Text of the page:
From The Kay Way:
As I spend time with my younger female friends and hear of their relationships, it occurs to me that generation after generation we fall in love with who we think our mates could be rather than the real man who is standing in front of us. What a shame.
My comment: Very well said. In my case I married a man who said he was in love with me. I did change him. He had been agoraphobic but together we built a life where he was out at a job (which he still has and likes) we had our own apartment, I moved to the US so we could be married all legal and proper for the government. I wanted to be married too but it was not a romantic wedding for sure. After we married he kept changing. He began picking on me and alienating me. We had been friends a long time before he decided he was in love with me. When we divorced it was because he no longer wanted to be married, just over a year after the wedding. He is grateful to me for getting him out of his rut. However, I can’t say things turned out that well from my side of things. I moved back to Ontario with nothing and I felt like nothing too.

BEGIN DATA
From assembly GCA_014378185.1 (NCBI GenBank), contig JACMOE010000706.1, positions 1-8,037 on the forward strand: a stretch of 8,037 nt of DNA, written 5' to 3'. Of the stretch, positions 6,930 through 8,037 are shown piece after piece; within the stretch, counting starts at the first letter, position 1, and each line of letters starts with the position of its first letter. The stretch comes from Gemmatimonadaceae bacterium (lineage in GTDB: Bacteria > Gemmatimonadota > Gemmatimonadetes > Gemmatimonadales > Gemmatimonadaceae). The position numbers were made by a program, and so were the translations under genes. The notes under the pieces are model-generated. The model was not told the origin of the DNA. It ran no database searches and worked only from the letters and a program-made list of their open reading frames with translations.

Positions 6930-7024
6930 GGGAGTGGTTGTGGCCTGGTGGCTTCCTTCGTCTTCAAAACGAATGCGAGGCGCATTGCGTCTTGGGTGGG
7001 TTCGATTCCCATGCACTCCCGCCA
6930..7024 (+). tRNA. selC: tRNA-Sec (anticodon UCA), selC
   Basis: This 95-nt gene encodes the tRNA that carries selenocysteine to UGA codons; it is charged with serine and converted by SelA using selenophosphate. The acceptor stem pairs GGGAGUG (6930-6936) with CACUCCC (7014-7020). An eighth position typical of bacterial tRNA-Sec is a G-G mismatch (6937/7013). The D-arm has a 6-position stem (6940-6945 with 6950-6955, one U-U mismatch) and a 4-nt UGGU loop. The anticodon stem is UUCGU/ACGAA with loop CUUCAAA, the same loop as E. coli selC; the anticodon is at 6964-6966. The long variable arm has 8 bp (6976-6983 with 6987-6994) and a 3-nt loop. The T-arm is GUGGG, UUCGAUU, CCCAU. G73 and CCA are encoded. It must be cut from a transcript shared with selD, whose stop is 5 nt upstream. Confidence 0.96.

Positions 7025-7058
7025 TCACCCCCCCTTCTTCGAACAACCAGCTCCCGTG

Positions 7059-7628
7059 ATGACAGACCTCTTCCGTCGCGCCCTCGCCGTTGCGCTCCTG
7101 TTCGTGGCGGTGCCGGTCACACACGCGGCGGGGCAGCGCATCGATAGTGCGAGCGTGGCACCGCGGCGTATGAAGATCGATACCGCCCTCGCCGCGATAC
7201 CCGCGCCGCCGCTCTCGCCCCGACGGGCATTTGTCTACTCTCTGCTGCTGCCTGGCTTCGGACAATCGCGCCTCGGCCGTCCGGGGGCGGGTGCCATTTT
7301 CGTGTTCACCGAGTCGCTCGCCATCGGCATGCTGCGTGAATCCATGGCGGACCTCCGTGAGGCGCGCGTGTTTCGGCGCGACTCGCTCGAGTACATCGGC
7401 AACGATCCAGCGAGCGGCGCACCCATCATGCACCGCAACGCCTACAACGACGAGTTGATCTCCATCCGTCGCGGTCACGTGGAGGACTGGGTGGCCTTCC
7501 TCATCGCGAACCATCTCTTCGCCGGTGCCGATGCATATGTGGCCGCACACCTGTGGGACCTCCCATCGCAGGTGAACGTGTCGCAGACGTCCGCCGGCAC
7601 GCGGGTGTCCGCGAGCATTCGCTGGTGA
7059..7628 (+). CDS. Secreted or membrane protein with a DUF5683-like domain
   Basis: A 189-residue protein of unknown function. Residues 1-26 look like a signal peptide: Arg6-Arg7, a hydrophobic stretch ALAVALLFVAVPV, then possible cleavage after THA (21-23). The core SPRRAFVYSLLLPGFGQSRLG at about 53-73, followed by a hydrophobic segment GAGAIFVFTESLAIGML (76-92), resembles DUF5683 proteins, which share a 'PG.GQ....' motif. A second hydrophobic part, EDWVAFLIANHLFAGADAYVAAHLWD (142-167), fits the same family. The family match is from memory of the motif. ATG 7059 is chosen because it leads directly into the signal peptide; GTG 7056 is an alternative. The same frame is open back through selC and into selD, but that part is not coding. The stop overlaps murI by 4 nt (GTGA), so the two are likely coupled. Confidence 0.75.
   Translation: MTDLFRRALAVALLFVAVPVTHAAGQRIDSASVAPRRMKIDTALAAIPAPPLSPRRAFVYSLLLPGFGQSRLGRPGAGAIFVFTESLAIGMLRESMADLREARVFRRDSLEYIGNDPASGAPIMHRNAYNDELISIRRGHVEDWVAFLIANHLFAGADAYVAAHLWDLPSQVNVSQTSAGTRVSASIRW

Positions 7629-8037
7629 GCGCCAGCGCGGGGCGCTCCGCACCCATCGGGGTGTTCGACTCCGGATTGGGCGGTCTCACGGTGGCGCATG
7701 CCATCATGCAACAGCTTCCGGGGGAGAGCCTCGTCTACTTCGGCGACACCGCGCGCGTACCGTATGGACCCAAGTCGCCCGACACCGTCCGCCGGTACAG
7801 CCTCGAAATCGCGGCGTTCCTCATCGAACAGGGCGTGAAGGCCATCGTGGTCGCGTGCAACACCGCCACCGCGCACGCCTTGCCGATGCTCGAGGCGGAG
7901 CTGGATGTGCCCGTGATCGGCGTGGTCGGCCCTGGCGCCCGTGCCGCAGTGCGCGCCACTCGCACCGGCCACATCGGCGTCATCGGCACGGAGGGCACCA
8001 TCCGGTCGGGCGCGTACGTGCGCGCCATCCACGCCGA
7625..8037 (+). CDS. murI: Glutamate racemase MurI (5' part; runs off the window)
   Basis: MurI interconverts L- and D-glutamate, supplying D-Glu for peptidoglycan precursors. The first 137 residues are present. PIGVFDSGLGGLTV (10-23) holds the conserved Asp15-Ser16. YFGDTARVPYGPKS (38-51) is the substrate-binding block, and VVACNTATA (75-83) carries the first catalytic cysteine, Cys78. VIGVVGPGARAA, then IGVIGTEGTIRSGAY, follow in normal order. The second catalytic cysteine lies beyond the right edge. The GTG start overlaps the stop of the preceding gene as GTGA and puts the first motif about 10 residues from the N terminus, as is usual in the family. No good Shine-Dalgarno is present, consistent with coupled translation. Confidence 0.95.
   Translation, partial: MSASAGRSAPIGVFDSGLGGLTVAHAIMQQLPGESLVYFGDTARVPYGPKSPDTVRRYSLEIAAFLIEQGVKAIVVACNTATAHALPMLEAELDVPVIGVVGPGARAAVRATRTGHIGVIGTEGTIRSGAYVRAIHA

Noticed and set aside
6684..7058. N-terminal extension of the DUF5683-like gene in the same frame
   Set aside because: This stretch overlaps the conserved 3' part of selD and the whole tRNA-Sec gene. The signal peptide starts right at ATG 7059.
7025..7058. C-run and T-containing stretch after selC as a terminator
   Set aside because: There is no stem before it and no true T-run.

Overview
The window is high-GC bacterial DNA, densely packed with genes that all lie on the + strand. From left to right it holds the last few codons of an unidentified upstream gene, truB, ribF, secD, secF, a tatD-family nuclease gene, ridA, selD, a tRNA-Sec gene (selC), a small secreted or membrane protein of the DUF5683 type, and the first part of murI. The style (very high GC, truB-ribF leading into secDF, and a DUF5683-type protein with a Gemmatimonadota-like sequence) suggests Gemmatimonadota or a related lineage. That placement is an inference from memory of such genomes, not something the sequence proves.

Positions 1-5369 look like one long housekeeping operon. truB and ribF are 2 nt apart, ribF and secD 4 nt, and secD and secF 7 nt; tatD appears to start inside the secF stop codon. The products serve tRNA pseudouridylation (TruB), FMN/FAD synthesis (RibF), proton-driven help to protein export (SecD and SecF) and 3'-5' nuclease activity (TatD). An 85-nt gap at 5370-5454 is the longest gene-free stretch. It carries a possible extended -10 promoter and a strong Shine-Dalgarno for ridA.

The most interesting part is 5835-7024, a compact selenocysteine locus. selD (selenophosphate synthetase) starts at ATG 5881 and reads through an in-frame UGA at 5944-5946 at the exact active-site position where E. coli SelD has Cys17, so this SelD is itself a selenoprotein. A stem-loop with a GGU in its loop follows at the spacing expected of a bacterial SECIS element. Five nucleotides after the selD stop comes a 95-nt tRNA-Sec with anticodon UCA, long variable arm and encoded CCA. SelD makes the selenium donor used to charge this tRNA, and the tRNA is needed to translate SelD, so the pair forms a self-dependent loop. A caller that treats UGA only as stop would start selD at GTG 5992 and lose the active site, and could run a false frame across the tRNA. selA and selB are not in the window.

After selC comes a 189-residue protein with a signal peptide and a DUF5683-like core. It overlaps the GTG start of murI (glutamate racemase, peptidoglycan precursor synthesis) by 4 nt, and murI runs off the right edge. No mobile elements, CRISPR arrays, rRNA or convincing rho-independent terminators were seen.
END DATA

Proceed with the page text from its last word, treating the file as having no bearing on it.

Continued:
Sometimes in a comment on someone’s blog you make a post that gives you some new perspective. I like to save those.
My family still think our marriage could have been saved. I don’t. First, it does take two people to make a marriage work. Second, I never felt so alone as I did when I was living in that one bedroom apartment with him every day. I miss being married, doing things with someone and having fun. But, I’m glad to be out of that too. I felt dead inside when I came back to Ontario again. Everything I had felt happy about being married, working together with him on building our lives and all the pride I had in doing all those things was left in ashes.
It would be nice to say I did the phoenix thing and arose from those ashes. But, I have not. Over ten years later and I am still working on it. Time has helped. Distance, in time and space, has given me perspective.
I wouldn’t say I feel bitter or even angry any longer. I don’t think it’s a regret. Though all the good things are deep in the muck of all the unhappy things. It’s hard to remember them without looking through the glass with all the negative tinting the view.
I don’t do the blame thing very much. I made choices and put myself there. I made choices and took myself out of there too.
I’ve learned more about men from those days and the days after. I’m never going to be a dating diva. But, I do know there are far more important things in picking a man than the shape of his behind or a winning smile or even how well he talks about himself. Those are good things to have learned. It’s a shame learning takes so much time when our time is finite.